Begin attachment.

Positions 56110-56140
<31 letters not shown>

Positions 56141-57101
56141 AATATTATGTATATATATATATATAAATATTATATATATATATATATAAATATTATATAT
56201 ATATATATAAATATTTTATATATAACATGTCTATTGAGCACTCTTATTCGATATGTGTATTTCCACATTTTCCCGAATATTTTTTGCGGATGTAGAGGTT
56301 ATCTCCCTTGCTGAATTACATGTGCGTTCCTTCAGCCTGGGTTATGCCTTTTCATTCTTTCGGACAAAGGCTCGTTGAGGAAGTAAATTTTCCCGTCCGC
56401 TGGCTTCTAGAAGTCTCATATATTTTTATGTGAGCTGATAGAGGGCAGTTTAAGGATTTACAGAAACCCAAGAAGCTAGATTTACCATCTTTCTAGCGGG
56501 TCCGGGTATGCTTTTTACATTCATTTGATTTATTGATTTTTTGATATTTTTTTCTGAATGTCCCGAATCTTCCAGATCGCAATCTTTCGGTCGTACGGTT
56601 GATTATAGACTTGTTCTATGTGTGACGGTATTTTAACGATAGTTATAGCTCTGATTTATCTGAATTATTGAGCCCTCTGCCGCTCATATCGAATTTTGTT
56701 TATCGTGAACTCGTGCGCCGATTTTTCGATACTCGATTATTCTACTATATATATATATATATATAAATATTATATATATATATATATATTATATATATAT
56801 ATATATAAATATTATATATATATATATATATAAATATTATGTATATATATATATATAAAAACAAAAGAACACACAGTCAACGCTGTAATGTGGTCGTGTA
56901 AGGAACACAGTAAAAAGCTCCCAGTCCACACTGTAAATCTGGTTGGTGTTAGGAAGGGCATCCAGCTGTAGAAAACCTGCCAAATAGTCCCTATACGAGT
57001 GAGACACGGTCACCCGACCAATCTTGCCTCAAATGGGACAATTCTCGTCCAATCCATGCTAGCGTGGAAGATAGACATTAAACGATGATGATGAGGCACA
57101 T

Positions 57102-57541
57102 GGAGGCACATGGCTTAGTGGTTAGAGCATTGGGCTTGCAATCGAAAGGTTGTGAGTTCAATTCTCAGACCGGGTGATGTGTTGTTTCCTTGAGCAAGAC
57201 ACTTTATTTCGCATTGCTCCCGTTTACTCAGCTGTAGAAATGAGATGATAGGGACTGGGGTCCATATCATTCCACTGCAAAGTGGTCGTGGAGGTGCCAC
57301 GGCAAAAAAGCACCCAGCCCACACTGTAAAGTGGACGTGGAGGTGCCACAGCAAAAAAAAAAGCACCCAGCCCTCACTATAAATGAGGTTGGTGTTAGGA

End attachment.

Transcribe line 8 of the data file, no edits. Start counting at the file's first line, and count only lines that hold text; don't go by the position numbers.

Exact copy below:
56501 TCCGGGTATGCTTTTTACATTCATTTGATTTATTGATTTTTTGATATTTTTTTCTGAATGTCCCGAATCTTCCAGATCGCAATCTTTCGGTCGTACGGTT